FORT GREENE, Brooklyn — Shouting, shoving and then emotions erupted. Brooklyn’s Fort Greene park looked like a battlefield.
“If you don’t like this flag and you don’t like this country leave get the hell out because this is a republic,” said Diane Atkins of Bay Ridge.
A scheduled burning of the U.S. flag was eventually brought to a halt by a civilian in Brooklyn on Wednesday evening. The burning which was scheduled to start at 7:30 went ahead as planned but wasn’t able to be fully completed.
As smoke appeared in the park, flag defenders descended to extinguish the American emblem when one flag went up in flames.
That’s when civilian John Carroll of Queens came in.
Carroll grabbed the flag from the flaming grill and worked to put it out.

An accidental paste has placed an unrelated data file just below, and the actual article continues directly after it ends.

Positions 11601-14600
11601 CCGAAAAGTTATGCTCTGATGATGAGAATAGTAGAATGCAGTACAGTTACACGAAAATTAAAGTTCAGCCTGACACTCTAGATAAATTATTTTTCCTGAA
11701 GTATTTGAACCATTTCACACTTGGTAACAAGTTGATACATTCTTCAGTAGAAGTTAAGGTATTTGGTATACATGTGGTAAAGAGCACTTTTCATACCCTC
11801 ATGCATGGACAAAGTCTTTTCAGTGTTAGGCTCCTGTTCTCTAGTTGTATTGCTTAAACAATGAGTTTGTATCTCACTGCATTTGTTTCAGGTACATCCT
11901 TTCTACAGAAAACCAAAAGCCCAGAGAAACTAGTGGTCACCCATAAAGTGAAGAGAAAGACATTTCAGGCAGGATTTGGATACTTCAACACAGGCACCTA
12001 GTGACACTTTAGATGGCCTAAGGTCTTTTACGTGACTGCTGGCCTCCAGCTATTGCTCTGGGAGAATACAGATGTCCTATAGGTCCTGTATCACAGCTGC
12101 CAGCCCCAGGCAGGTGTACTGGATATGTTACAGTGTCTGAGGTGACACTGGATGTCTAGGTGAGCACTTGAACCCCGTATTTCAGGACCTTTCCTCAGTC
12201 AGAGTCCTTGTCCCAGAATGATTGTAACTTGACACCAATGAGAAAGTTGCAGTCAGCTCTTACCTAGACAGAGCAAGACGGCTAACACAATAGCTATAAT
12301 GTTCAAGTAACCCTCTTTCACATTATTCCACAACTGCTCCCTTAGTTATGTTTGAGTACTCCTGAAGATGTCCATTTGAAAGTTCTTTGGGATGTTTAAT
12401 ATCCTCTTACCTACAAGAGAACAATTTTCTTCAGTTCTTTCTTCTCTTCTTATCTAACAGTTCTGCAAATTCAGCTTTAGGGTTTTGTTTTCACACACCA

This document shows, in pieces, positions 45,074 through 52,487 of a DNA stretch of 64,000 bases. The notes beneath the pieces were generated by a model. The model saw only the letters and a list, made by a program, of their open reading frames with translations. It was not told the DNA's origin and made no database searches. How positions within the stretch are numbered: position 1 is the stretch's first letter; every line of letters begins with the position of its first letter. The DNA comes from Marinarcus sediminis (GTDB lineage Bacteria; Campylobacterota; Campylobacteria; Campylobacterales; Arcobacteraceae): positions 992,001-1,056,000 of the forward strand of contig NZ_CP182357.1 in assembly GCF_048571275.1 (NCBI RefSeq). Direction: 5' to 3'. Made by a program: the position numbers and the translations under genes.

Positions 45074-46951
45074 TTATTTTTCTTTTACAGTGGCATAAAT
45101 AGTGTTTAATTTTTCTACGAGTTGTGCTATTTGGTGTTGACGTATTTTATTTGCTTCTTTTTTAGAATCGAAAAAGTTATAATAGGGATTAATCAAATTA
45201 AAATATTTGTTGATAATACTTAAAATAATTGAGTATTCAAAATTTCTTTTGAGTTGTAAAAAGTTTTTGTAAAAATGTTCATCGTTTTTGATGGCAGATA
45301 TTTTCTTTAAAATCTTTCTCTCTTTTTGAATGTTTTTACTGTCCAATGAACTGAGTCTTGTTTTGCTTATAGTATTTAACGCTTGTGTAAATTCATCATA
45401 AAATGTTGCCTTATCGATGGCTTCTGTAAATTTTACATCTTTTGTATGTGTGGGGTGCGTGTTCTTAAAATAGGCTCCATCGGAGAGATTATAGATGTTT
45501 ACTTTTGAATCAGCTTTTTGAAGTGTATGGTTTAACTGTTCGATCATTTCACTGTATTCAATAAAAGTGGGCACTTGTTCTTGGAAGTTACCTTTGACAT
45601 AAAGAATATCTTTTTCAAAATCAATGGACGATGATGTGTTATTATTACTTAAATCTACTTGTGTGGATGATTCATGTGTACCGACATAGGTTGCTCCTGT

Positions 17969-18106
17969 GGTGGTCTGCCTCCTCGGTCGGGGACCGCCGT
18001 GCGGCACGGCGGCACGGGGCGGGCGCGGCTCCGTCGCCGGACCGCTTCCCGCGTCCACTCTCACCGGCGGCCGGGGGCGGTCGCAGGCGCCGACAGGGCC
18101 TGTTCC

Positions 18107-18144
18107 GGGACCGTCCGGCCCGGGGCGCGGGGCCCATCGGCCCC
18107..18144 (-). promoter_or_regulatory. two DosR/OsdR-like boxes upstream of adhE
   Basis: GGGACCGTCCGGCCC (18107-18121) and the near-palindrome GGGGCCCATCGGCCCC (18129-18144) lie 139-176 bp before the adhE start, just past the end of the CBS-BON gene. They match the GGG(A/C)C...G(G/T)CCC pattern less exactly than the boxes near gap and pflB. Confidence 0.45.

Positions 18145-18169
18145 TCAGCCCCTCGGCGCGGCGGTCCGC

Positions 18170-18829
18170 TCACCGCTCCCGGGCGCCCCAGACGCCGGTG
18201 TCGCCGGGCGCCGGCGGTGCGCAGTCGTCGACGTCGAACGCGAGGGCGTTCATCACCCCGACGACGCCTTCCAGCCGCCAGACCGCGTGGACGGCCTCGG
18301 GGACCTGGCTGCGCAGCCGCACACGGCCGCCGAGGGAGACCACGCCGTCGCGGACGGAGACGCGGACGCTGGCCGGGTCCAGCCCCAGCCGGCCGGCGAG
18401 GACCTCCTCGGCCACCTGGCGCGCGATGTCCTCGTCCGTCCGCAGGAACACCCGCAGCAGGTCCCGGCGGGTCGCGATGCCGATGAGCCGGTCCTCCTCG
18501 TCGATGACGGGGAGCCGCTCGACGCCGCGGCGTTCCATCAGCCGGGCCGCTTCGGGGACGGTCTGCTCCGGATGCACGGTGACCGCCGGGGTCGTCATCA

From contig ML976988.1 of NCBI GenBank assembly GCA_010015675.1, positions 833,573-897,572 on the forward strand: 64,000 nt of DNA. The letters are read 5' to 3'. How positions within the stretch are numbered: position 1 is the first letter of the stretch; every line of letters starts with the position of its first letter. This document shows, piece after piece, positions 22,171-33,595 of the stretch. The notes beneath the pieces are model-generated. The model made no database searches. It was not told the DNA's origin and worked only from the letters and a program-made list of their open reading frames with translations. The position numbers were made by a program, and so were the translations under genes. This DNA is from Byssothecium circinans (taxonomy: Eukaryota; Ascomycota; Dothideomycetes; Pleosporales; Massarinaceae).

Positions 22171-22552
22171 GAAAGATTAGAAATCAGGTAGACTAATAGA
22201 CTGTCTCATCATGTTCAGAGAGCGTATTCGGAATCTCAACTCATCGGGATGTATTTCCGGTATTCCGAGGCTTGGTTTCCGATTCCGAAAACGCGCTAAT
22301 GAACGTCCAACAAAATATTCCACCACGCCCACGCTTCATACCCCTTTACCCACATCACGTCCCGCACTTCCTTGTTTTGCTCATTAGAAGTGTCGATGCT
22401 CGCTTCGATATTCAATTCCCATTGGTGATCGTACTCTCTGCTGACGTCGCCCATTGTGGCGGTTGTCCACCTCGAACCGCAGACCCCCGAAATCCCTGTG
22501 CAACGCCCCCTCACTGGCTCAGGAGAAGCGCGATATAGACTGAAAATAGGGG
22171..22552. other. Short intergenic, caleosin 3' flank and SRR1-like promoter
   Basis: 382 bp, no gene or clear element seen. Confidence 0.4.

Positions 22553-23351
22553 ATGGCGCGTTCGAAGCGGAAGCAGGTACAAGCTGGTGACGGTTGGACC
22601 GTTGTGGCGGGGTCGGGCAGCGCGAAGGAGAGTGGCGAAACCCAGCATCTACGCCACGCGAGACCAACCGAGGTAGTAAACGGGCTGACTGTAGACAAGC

Several fights broke out shortly after, causing police to step in to ease overflowing tensions.
They removed a few people from the park for their own safety.
Police said there were no arrests made.
It was the end result of an effort that drew critics from the very beginning.
Disarm NYPD announced their protest on Facebook several days ago, saying both the American and Confederate battle flags symbolize a history of oppression in the U.S., and flag burning is a legal expression of their views.
But to a retired army sergeant who served during September 11, the American flag has a different meaning.
“Two weeks into being at the Pentagon, A huge American flag was draped over the Pentagon to represent were still standing. We’re still here,” he told PIX11.